June 22, 2016
Today the Marine Animal Entanglement Response (MAER) team from the Provincetown based Center for Coastal Studies (CCS) worked to disentangle a large fin whale on Stellwagen Bank, east of Boston.
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The team managed to remove most of the entanglement, leaving just a short length of rope through the mouth that should be shed naturally over time.
The whale was reported by a tuna spotter pilot as he searched for tuna on Stellwagen Bank. The pilot stayed with the whale as the response team, which was conducting a whale research cruise just to the south, made its way on scene.
The nearly 60 foot long whale was swimming with the entanglement – a large loop of fishing rope and buoys – lodged in its mouth. When the MAER team arrived they found the whale traveling slowly with a series of buoys trailing nearly 70 feet behind its tail.
The responders used a thrown grappling hook, with sixty feet of line and a large buoy, to add a working line to the entanglement. When the whale dove it took the buoy under and began to swim very quickly, at one point sprinting at 20 mph. The drag of the buoy allowed the grappling hook to cut through the loop of fishing ropes. Once the loop was broken the MAER team repeated the process to shorten the length of the rope exiting either side of the whales’ mouth. Rather than try to pull the final section of rope out of the whales mouth, the team chose to let the whale continue on; during bouts of feeding the whale should be able to shed the remaining rope naturally over time.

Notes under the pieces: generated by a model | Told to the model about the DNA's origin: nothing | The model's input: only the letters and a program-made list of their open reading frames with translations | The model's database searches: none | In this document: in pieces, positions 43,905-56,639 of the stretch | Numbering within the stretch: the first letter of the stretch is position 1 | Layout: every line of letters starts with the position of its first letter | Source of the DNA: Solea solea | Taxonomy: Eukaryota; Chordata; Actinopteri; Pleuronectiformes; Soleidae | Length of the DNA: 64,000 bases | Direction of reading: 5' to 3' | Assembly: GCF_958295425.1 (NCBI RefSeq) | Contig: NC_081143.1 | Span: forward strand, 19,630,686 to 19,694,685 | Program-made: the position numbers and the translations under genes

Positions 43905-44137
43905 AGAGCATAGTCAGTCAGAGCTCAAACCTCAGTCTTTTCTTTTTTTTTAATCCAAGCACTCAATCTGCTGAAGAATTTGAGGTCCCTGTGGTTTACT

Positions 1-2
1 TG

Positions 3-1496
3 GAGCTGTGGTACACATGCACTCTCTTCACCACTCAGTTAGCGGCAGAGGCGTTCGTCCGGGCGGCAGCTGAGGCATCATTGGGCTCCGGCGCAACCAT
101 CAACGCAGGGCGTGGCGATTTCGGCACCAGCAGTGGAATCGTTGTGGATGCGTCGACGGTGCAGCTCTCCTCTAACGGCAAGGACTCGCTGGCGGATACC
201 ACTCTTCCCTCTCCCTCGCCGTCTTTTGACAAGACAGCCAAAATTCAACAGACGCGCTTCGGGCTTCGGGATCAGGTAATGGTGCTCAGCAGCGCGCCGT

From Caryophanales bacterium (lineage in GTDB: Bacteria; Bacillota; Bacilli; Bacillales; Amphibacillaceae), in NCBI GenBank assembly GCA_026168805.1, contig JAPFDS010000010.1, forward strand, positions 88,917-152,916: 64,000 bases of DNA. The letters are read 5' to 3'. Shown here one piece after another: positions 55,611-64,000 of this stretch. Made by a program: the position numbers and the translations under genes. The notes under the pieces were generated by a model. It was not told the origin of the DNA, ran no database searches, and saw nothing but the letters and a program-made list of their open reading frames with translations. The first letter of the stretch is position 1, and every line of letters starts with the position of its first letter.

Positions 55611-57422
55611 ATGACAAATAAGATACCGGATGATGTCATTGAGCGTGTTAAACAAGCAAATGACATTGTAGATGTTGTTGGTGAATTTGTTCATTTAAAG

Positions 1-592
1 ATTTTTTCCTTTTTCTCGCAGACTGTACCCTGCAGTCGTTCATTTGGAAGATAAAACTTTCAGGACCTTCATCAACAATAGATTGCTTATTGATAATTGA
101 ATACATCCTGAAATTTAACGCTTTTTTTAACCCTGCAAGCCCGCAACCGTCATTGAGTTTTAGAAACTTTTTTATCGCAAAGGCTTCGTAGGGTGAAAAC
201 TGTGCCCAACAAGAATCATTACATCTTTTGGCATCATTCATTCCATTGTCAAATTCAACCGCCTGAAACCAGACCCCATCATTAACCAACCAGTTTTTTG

Fin whales are the largest species of whale seen commonly off the New England coast, reaching lengths of 75 feet and weighing up to 60 tons. They are a species built for speed and not usually demonstrative at the surface. Entanglement reports of fin whales in the region are relatively rare which may be due to the fact that they are difficult to spot and do not show much of their body above the water line. Roughly 40% of fin whales, a federally Endangered Species, off southern New England bear scars from prior entanglement.
This individual whale was last seen by the Center for Coastal Studies in October of 2015. It was first seen entangled by recreational boaters on June 18, 2016, just east of Cape Cod. At that time the whale was traveling quickly and the boaters lost sight of the whale before the MAER team could mount a response.
The Center for Coastal Studies is grateful to the tuna spotter who reported and stood by this whale, and to the crew of the US Coast Guard vessel Hammerhead and the Massachusetts Environmental Police for their support. All mariners are urged to report entangled whales and sea turtles immediately to the USCG or to local responders.
Mariners are urged to report any entanglement sightings of whales, sea-turtles and other marine animals immediately to the Entanglement Response Hotline (1-800-900-3622) or the US Coast Guard (Channel 16), and to stand by the animal at a safe distance until trained responders arrive.
CCS disentanglement work is supported by a grant from the National Marine Fisheries Service (NMFS) and the Massachusetts Division of Marine Fisheries (MA-DMF). Support for the Marine Animal Response Team also comes from grants from the Massachusetts Environmental Trust, the Pegasus Foundation, the Hermann Foundation, the Mary P. Dolciani Halloran Foundation, the G. Unger Vetlesen Foundation, the Grace W. Allsop Foundation, the MALLRD Foundation, and contributions from CCS members. All disentanglement activities are conducted under a federal permit authorized by NOAA.